Recommended interventions include exercise, environmental adaptations, reduction in medication
TUESDAY, Jan. 18 (HealthDay News) -- The American Geriatrics Society and the British Geriatric Society have issued new guidelines on the prevention of falls in older persons; a summary has been published in the January issue of the Journal of the American Geriatrics Society.
Rose Anne M. Kenny, M.D., from St. James Hospital in Dublin, Ireland, and colleagues on the guideline panel conducted a systematic review of literature published between May 2001 and April 2008 pertaining to fall prevention interventions. They also assessed randomized controlled trials published between April 2008 and July 2009 and searched numerous related databases.
The investigators recommend multifactorial risk assessment for older people who have a history of falls or had simply reported gait or balance problems, but not for those who fell once without reporting or demonstrating unsteadiness. Interventions can include exercises, such as tai chi, for balance, gait, and strength training; environmental adaptations to reduce risk factors in the home; cataract surgery where needed; medication reduction; assessment for postural hypotension; management of heart rate and rhythm abnormalities; and Vitamin D supplementation.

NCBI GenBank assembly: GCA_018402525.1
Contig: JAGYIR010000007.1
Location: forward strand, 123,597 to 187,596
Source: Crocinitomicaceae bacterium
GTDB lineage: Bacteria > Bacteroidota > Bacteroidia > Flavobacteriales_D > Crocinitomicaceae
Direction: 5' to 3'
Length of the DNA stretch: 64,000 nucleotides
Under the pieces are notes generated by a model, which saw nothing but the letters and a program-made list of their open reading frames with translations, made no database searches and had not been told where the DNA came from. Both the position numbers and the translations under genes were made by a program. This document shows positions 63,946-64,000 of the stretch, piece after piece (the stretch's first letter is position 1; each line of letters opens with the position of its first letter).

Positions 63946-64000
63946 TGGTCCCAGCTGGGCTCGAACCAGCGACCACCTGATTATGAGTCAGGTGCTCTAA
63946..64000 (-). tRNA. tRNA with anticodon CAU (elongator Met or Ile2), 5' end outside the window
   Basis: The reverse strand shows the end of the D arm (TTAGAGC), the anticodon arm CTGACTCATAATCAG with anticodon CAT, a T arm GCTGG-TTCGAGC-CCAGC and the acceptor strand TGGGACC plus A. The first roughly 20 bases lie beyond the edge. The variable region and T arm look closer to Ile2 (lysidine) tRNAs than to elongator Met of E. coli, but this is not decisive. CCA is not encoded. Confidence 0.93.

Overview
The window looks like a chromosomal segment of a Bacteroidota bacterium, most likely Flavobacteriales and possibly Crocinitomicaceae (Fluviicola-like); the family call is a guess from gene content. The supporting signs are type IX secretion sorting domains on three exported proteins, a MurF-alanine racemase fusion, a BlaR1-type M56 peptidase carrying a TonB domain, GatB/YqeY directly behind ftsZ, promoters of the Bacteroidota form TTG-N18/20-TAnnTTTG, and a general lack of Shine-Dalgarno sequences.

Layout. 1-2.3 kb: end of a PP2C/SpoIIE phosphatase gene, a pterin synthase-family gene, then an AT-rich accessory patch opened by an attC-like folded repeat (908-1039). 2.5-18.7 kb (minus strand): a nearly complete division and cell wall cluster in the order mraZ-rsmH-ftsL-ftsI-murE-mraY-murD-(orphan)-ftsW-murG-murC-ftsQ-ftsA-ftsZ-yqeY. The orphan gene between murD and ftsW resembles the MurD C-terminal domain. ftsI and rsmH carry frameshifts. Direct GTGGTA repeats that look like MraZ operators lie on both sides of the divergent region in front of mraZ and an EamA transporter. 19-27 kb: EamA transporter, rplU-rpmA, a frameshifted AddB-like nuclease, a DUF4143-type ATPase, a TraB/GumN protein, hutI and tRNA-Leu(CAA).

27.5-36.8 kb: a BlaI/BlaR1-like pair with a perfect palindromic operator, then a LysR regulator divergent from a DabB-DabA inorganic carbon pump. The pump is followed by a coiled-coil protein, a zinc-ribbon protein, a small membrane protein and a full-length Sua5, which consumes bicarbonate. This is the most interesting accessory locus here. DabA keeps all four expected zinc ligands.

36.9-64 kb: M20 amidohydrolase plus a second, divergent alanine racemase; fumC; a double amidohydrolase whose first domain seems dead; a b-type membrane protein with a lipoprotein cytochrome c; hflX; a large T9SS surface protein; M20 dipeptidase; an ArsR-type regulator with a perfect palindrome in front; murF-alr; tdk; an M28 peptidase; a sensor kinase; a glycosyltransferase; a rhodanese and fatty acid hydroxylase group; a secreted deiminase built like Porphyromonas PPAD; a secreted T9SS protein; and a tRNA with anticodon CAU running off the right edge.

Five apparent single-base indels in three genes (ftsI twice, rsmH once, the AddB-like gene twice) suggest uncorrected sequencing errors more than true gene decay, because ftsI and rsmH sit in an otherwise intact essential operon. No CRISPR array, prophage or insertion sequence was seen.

"Falls are not only associated with morbidity and mortality in the older population, but are also linked to poorer overall functioning and early admission to long-term care facilities," the authors write. "Reducing fall risk in older individuals is therefore an important public health objective."
Several panel members disclosed financial relationships with the pharmaceutical and medical device industry.
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